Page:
If one has paid attention to the news these days, one likely has heard about a disturbingly high spike in occurrences of Eastern Equine Encephalitis (EEE) in the United States. EEE, an arbovirus, is a virus spread by mosquitos or arthropods. “It is the highest case fatality of all of the arboviruses that occur in the United States,” per Marc Fischer, a medical epidemiologist with the Center for Disease Control and Prevention’s arboviral disease branch. EEE begins with flu-like symptoms, but the condition may rapidly deteriorate to include seizures and disorientation. In twenty percent of any EEE infected population, approximately half of these individuals have developed encephalitis, a swelling of the brain, which is a debilitating and a frequently fatal condition. Additionally, a very high mortality rate has always existed among people who have contracted this virus; approximately one third of EEE patients who develop encephalitis die. Patients who survived severe EEE have frequently experienced lasting side effects, including mild to severe brain damage.
Traditionally, EEE had been a rare occurrence with only approximately seven cases each year, usually in the northeastern U.S., the Great Lakes areas, and the Gulf Coast. In 2019, however, there has been a large spike in the number of cases that have occurred. Over twenty-eight cases have been reported in seven states and nine people have died. Sadly, the year is not over yet, so these statistics will continue to climb. To put these numbers in perspective, from 2009 through 2018 there were only seventy two cases recorded in the entire U.S. In addition, the Centers for Disease Control, or CDC, has reported that the number of EEE cases in 2019 has already exceeded the highest number of cases recorded for any year, and that record was set more than fifty years ago. Researchers at the Massachusetts Bureau of Infectious Disease and Laboratory Sciences have been attempting to discover the catalyst for the recent increased incidences of EEE. Their findings created concern about stronger strains emerging, as they discovered that EEE has already evolved into new strains.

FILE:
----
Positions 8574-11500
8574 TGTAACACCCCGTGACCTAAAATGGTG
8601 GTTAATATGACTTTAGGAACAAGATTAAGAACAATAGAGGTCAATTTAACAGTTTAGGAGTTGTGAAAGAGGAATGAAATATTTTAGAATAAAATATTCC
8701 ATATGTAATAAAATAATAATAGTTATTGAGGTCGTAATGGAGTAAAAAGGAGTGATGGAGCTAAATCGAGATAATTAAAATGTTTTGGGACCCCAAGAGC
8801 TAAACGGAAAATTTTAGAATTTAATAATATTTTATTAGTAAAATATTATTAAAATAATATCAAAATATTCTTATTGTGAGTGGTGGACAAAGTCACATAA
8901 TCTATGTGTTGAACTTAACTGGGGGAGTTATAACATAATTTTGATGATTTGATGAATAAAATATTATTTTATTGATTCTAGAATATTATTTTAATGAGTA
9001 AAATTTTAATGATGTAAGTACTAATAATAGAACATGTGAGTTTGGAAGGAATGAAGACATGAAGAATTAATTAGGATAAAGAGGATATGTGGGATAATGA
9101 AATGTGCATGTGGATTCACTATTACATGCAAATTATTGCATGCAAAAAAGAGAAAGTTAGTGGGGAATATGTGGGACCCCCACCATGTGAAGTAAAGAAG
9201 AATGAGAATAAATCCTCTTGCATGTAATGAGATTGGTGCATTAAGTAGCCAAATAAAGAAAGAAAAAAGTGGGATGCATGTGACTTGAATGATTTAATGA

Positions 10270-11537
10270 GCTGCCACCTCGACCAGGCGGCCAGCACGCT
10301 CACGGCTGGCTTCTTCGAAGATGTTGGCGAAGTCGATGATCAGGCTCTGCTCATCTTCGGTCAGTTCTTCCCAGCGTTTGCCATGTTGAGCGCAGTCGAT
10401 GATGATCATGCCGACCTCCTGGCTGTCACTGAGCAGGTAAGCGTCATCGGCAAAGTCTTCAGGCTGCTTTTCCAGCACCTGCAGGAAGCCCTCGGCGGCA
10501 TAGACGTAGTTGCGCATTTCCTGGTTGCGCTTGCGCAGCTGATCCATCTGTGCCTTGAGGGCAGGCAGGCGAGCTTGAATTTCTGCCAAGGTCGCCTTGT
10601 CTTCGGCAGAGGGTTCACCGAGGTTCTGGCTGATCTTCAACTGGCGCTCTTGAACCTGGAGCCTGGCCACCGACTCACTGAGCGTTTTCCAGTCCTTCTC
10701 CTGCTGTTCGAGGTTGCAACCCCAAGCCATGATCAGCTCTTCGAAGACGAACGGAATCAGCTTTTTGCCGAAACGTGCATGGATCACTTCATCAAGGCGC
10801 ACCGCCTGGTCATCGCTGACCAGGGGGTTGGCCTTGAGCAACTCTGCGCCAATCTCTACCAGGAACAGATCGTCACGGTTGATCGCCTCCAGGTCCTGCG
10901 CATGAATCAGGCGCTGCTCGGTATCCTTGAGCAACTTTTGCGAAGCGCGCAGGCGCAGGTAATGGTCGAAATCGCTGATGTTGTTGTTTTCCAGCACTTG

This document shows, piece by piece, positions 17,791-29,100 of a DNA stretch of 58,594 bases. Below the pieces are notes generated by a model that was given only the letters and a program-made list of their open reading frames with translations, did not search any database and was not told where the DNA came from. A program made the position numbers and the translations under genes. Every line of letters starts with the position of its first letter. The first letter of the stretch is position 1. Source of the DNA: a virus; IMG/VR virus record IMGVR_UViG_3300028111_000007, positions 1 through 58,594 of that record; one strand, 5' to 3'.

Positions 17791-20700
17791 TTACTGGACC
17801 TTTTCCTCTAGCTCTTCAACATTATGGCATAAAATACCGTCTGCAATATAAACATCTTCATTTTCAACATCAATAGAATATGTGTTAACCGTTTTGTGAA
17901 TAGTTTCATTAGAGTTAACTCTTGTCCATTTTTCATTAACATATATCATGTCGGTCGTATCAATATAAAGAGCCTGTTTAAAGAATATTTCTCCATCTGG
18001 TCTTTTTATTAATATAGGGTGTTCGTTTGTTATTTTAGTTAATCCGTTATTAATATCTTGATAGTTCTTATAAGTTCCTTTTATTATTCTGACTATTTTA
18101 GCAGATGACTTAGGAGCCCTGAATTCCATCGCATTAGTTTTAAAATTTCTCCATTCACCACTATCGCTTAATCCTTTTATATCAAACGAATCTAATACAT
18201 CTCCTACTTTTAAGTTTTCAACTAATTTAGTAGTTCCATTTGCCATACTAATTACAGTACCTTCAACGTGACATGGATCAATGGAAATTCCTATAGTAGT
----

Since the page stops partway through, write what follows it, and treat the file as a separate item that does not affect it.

As a point of reference, the West Nile Virus, another arbovirus first appearing in North America about twenty years ago, has caused symptoms similar to EEE. Symptoms include severe illness and death. Since West Nile first presented in the U.S., thousands of cases have occurred, with over 2,000 deaths. In this year alone, 543 cases of West Nile have been reported in the U.S. While the numbers that have been reported for EEE are significantly lower, EEE has proven to be a much more deadly illness. “It’s a devastating disease,” said Scott Weaver, an arbovirus expert working at the University of Texas Medical Branch. EEE’s symptoms have been so severe and deadly that the Pentagon’s Department of Defense has considered EEE as a potential biological weapons threat. As a result of the Pentagon’s interest, some research into EEE has occurred, but no vaccine will be available to the public any time soon. The reason for this phenomenon has been that pharmaceutical companies have been the ones to create vaccines and they have always been in business to make money. According to Darci Smith, Chief of the Immunodiagnostics Department at the Naval Medical Research Center in Maryland and an arbovirus expert, Big Pharma has not felt that public concern was substantial enough to guarantee suitable profitability from sales – an element which they have required to justify spending money on development of any vaccine, including an EEE vaccine.
So, what would be the best way to protect against this virus? At this time, health officials have recommended that people remove any standing water around their homes, use mosquito repellent with Deet and Oil of Lemon Eucalyptus, wear long sleeves and reschedule activities so as not to be outside after dusk in order to reduce any risk of infection. If anyone will be interested in this author’s additional advice, it would be to buy stock in Deet and Oil of Lemon Eucalyptus manufactured products now and look forward to a comfortable, and perhaps fragrant, retirement.